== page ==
Leaving Truth and Reconciliation off the calendar

By Rob Houle, Local Journalism Initiative Reporter

(ANNews) – Just weeks after celebrating Treaty No. 6 Recognition Day at City Hall with Chiefs and Councillors from neighbouring First Nations, Edmonton City Council and Administration seemed to have left an important National Holiday off of the calendar.

When Bill C-5: An Act to amend the Bills of Exchange Act, the Interpretation Act and the Canada Labour Code (National Day for Truth and Reconciliation) was passed into law on June 3, 2021, the National Day of Truth and Reconciliation was established as a general holiday across the country.

This finalization of the Truth and Reconciliation Commissions (TRC) Call-to-Action #80 was an easy-win for the Federal government, and likely, other governments seeking some relationship building with Indigenous communities and citizens.

However, it appears as though governments and institutions are having more difficulty recognizing September 30, 2021 as a holiday and providing their staff with time to reflect. Even with a 5-month window in which to align their agreements, processes and calendars, bureaucracies like the Alberta government are leaving this important date off of their agendas.

Most recently, Assembly of First Nations (AFN) Regional Chief Marlene Poitras called out the provincial government for its failure to adhere to the federal legislation with strong language around “disdain and lack of care.” In response, government leaders have relied on collective bargaining agreements and other documents as justification for rigidity in schedules.

But as aptly put by the Alberta Union of Provincial Employees (AUPE) in their August 25, 2021 release, “…AUPE members have collective agreements which compel the employers to acknowledge holidays created by the federal government, but some are not honouring the new holiday.” The same arrangement can be viewed in the collective agreement for CSU 52, the union that employs just about half of the City of Edmonton 14,000 Employees.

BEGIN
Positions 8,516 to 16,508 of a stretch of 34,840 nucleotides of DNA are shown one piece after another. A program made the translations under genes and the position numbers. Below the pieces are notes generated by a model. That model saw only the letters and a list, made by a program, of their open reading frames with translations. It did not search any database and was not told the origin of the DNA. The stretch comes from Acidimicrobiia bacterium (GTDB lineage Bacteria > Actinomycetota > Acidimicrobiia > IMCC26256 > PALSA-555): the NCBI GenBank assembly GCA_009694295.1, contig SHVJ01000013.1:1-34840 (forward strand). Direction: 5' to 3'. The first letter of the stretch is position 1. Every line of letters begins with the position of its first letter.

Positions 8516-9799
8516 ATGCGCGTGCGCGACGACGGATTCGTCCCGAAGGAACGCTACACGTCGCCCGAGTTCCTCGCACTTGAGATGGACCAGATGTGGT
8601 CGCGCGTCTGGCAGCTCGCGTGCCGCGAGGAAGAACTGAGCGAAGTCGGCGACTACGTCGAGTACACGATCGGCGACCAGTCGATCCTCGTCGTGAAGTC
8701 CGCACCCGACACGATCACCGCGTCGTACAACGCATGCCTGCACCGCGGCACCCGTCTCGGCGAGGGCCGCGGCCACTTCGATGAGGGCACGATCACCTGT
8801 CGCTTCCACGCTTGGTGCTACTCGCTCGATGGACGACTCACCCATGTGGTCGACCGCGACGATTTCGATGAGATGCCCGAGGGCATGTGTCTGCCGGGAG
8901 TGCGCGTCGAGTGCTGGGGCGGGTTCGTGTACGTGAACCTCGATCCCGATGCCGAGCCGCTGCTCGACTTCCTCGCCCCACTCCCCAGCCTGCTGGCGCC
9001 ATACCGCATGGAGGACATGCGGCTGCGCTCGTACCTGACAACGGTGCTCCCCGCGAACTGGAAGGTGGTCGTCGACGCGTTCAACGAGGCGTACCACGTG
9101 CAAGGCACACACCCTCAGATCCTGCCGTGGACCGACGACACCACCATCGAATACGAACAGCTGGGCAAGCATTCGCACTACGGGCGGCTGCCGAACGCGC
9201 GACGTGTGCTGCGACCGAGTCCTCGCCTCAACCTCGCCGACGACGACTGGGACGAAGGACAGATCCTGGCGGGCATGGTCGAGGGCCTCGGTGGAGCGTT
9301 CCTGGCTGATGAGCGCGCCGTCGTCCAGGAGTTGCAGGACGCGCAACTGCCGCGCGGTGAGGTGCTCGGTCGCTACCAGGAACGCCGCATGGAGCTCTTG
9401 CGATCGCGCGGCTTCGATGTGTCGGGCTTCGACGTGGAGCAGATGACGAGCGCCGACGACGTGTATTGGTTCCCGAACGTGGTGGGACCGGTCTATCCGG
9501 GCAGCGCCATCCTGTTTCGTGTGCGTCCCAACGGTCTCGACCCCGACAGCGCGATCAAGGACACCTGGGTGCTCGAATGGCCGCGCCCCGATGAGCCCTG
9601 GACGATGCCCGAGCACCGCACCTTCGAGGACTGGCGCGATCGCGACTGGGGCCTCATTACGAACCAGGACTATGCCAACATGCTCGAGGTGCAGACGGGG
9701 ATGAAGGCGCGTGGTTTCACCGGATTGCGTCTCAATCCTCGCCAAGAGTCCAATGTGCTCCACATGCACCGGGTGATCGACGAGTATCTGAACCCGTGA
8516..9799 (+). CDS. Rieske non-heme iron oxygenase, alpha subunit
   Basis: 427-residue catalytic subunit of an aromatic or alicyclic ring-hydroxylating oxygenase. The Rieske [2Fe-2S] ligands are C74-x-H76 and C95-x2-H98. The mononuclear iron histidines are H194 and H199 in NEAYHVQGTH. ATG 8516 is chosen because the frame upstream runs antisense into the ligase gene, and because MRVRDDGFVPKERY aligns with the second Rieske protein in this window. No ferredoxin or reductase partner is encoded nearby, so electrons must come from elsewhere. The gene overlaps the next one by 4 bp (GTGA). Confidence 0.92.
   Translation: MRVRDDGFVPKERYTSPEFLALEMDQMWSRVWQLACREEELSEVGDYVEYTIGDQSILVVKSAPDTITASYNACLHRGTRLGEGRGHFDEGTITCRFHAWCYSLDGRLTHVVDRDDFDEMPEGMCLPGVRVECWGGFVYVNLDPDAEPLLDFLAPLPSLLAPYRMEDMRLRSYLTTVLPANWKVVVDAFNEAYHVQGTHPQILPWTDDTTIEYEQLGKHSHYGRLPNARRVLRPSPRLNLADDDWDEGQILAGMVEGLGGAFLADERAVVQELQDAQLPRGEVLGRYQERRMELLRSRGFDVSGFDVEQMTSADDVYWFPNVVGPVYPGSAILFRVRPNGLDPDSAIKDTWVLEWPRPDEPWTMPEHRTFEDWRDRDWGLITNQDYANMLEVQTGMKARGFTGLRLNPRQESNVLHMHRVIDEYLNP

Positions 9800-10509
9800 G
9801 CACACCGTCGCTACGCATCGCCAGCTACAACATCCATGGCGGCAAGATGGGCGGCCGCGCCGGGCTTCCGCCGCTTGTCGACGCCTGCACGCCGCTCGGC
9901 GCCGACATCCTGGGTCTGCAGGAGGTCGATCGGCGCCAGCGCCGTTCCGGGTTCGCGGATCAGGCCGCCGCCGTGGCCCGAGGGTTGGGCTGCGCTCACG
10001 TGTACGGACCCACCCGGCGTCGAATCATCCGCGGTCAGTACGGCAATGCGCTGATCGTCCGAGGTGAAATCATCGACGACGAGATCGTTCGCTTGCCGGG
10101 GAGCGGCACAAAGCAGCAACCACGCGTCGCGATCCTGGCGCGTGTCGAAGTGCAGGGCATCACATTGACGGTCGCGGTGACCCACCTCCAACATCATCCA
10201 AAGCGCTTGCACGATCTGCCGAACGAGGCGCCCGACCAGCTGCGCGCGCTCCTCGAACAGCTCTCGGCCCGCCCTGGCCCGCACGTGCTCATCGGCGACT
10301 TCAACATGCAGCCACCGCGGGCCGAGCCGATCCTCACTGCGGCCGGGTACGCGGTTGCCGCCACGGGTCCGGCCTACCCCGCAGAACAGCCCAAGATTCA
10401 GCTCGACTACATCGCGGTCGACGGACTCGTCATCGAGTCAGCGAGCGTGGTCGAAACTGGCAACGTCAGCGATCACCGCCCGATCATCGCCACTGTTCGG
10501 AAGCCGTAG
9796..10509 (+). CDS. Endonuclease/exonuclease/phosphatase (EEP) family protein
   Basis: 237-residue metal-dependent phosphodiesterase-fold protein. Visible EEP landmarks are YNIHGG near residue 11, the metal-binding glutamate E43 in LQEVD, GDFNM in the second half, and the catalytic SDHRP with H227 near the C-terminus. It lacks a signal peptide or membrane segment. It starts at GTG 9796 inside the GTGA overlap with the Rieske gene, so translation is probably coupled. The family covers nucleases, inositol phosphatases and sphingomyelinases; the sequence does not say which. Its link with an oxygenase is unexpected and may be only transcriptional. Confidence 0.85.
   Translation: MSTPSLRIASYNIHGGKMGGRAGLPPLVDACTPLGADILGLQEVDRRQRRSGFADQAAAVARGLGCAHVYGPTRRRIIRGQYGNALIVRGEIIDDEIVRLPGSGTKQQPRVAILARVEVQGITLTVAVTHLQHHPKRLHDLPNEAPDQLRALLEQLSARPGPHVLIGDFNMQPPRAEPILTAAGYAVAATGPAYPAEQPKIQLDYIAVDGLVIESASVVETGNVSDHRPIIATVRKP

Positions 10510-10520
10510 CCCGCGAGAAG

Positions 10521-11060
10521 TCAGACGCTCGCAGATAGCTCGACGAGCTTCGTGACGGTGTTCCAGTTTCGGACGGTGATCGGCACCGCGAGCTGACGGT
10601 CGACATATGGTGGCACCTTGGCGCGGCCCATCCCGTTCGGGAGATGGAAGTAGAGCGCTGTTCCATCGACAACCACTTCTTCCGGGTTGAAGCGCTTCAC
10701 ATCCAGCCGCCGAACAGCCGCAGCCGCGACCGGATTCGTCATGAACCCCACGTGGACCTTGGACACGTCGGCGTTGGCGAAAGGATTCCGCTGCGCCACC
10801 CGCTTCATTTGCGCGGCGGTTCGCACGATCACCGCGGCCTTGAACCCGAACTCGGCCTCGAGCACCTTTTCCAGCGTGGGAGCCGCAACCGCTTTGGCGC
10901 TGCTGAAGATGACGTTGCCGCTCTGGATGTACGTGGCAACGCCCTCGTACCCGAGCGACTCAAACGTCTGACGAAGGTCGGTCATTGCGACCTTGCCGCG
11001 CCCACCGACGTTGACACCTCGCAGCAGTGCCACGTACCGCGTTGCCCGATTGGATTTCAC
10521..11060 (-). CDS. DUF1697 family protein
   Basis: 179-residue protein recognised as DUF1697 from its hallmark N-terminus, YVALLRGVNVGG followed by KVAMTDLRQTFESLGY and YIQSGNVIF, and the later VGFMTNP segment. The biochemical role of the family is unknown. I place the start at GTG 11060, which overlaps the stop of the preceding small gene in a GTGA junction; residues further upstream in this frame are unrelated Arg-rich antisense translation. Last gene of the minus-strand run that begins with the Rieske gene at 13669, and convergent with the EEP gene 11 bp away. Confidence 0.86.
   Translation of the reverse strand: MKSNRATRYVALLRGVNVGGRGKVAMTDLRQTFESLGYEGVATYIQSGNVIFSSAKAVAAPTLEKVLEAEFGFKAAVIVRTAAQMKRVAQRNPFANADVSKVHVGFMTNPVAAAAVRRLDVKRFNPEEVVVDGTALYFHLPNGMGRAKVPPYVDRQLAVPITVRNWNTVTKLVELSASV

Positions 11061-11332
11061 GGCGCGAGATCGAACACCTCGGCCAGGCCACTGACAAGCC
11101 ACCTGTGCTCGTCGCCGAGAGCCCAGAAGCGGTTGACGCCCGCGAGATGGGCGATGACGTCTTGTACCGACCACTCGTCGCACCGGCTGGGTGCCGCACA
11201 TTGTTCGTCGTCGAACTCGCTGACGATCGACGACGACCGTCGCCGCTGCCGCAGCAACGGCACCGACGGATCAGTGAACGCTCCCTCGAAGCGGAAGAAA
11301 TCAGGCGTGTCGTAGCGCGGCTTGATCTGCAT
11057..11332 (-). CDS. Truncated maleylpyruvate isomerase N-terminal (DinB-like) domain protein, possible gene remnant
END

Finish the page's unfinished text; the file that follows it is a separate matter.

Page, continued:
Specifically, the collective agreement states “…and any other holiday which the City allows employees as a whole.” With City Council moving through a state of transition leading up to the election, and Mayor Don Iveson moving on to another path, the onus for recognizing and allowing staff time off to learn about Truth and Reconciliation lies with City Manager Andre Corbould.

This responsibility is further highlighted by recent tweets by Councillor Aaron Paquette and the volatile political climate municipal, provincial and federal now exist. Given all the transitions and uncertainty heading into the Fall of 2021, leaders and advocates may be hesitant to push hot-button issues like Indigenous focused holidays.

Regardless, it does seem somewhat hypocritical for governments and administrations like the City of Edmonton to become reluctant to recognize the holiday. After all, they did host the final Truth and Reconciliation National Event, commit funding to a capital monument and make City Hall available for the release of the TRC Final Report.

Ultimately, many leaders and advocates have stated that the journey of Reconciliation is an arduous one, that begins with a single step, but must be moved forward by continuing momentum. It remains to be seen if the City Manager will continue moving forward on this journey, or if not recognizing September 30, 2021 as a holiday becomes a vital misstep.



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